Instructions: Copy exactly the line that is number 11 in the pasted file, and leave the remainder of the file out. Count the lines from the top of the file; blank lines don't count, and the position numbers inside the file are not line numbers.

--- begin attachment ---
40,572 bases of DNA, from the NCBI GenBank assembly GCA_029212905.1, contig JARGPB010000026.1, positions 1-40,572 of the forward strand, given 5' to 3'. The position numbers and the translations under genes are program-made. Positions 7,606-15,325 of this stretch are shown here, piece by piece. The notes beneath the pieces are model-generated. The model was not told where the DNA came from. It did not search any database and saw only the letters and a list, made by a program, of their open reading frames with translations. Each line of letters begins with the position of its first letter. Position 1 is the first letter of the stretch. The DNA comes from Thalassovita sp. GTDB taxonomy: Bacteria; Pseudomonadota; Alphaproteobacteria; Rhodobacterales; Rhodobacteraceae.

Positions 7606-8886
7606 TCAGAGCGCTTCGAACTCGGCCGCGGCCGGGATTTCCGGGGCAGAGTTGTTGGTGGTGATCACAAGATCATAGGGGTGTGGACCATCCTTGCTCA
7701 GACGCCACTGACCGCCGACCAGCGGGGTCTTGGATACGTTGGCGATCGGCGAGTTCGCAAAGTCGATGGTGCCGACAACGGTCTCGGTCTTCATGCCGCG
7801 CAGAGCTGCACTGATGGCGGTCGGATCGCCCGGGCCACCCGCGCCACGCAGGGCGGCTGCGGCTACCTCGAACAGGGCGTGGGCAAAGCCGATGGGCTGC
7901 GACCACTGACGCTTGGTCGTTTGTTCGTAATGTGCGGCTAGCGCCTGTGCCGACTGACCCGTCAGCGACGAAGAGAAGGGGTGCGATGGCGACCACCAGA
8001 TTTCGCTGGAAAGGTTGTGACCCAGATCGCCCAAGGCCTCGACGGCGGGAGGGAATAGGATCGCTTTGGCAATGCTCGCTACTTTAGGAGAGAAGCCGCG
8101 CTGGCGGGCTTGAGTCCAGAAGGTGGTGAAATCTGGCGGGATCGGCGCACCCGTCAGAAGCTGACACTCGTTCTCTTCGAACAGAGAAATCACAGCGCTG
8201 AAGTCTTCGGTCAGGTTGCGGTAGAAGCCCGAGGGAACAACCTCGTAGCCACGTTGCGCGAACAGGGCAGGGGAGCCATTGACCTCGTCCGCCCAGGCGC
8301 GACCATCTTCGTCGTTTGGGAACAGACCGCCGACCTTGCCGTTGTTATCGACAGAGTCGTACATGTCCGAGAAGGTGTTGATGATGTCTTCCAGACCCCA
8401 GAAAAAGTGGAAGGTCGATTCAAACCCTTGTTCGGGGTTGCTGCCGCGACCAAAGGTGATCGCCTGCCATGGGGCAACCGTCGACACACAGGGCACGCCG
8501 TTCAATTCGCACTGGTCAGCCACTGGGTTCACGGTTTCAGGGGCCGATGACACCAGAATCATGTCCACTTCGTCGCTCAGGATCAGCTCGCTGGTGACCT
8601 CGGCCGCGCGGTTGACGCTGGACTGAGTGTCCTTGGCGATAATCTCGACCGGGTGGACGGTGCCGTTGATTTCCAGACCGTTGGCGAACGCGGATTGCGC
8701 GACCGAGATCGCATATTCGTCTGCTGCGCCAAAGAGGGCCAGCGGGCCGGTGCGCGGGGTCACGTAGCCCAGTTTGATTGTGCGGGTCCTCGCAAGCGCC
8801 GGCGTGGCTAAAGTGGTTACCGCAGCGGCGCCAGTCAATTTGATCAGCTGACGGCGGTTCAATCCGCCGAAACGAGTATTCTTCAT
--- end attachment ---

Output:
8401 GAAAAAGTGGAAGGTCGATTCAAACCCTTGTTCGGGGTTGCTGCCGCGACCAAAGGTGATCGCCTGCCATGGGGCAACCGTCGACACACAGGGCACGCCG